Hammond also disputed the characterization that Tillerson’s counterparts showed any frostiness.
“That sounds like partners in communication,” he said of the public differences enumerated by diplomats.
“Allies have been very frank today in sharing some of their views,” he added. “Dialogues only work if they go two ways.”
Complicating his task, Tillerson arrived in Brussels, his first stop on a three-country trip, with his authority to speak for the administration under assault.
Last week, after months of mounting criticism that Tillerson’s remote management style and personnel decisions were gutting the State Department, White House officials let it be known that his tenure may be ending in a matter of weeks. The White House later denied wanting to get rid of Tillerson, and Tillerson himself dismissed the reports as “laughable.”
Tillerson publicly appeared unruffled about the speculation about his political demise. He ignored a shouted question about whether he still speaks for the president. But the underlying discontent about his stewardship shadowed Tillerson throughout the day.
In his remarks to embassy staff members, a standard event designed to show appreciation for their work, the former chief executive of ExxonMobil suggested that he is nettled by downcast assessments of a State Department diminished under his leadership.
“We’re still awaiting a lot of nominees to clear the processes and be confirmed,” he said, referring to dozens of senior positions that are being filled temporarily by officials assuming “acting” roles. “I get a little criticism for that from time to time.”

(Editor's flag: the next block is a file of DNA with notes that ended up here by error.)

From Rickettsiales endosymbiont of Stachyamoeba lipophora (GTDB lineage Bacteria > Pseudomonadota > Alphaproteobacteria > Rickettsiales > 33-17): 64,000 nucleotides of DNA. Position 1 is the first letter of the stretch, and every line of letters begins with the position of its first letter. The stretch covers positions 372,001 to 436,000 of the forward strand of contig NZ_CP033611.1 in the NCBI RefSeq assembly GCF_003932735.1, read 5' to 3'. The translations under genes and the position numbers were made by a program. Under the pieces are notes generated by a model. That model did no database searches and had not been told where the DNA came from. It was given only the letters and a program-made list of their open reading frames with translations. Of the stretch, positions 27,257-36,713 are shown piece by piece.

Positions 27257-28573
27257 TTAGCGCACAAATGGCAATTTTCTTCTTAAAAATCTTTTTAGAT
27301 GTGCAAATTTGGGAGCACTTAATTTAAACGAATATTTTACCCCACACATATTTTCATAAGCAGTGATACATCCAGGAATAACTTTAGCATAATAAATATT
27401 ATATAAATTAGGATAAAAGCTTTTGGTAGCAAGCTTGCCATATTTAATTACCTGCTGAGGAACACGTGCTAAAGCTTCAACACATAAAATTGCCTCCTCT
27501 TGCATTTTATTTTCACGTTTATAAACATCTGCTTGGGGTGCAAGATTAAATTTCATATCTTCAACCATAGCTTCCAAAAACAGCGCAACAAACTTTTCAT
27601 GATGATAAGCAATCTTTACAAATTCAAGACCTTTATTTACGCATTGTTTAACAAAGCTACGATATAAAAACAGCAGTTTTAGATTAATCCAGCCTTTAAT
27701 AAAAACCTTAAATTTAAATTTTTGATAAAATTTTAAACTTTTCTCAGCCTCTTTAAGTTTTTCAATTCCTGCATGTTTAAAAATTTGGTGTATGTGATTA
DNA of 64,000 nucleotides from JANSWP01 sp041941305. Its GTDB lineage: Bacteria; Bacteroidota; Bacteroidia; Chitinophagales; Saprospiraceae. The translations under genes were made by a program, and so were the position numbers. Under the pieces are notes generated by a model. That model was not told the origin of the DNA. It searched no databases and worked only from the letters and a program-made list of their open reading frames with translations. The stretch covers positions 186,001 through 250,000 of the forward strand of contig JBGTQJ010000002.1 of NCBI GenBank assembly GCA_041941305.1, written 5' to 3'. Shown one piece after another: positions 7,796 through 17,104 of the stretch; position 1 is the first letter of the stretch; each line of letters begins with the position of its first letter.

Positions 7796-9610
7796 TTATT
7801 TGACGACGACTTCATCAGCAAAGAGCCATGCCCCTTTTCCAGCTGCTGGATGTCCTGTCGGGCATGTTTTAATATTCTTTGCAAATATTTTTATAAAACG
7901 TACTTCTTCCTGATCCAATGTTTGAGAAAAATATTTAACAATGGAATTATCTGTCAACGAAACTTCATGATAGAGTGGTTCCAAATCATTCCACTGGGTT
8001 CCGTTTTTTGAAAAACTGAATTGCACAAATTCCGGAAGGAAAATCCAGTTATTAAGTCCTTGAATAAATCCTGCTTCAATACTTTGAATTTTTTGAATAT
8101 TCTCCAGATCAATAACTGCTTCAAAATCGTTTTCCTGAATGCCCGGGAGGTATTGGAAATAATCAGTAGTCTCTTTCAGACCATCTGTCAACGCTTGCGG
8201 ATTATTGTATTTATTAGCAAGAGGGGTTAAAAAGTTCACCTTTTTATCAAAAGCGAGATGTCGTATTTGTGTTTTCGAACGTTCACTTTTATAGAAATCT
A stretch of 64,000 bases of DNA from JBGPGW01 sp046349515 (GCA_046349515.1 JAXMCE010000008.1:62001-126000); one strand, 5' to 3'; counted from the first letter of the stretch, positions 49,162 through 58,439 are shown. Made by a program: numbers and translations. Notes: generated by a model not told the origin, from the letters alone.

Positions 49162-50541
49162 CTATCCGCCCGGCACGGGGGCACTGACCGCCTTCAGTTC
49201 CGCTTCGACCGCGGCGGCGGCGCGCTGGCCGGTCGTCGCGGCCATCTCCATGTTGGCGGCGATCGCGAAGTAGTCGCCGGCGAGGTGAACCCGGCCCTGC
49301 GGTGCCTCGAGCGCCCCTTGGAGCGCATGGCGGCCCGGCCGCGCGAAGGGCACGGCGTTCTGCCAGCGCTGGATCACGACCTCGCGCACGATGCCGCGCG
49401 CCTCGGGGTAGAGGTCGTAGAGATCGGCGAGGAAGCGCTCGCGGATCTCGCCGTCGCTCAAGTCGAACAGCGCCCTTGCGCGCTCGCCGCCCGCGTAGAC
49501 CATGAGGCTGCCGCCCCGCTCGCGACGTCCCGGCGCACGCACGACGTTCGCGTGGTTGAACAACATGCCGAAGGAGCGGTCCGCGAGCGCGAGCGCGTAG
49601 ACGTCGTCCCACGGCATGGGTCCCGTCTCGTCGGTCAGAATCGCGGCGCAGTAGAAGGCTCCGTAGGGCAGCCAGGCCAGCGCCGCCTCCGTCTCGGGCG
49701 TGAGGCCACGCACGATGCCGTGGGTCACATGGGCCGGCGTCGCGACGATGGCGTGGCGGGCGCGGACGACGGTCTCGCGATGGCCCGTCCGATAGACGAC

Tillerson praised the staff members who have been pressed into duty running bureaus for the past 10 months, and said, “The State Department is not missing a beat, because we’re still working through the process.”
He told the assembled employees that within the next few weeks he will announce some of the changes expected by his State Department reorganization effort — “which everyone seems to be an expert on,” he added wryly.
Heading over to the European Union offices for talks with Mogherini and a lunch of duckling breast, Tillerson looked unfazed as Mogherini castigated Trump’s policies on Iran and the Israeli-Palestinian conflict.
In a clear allusion to the administration’s deliberations about moving the embassy to Jerusalem, she lauded the two-state solution — one state for Israel and one for the Palestinians.
“We believe that any action that would undermine this effort must be absolutely avoided,” she said.
She also questioned a basic tenet of the administration’s approach to Iran. U.S. officials say they want to work with Europe to obtain a follow-up agreement with Iran that addresses its testing of ballistic missiles and the role it plays in conflicts roiling other countries in the region.
“We have discussed the fact that there are other issues that we should discuss and tackle together, but they are not under the scope of the nuclear agreement,” she said. “And therefore, we are willing to address them outside of the agreement itself.”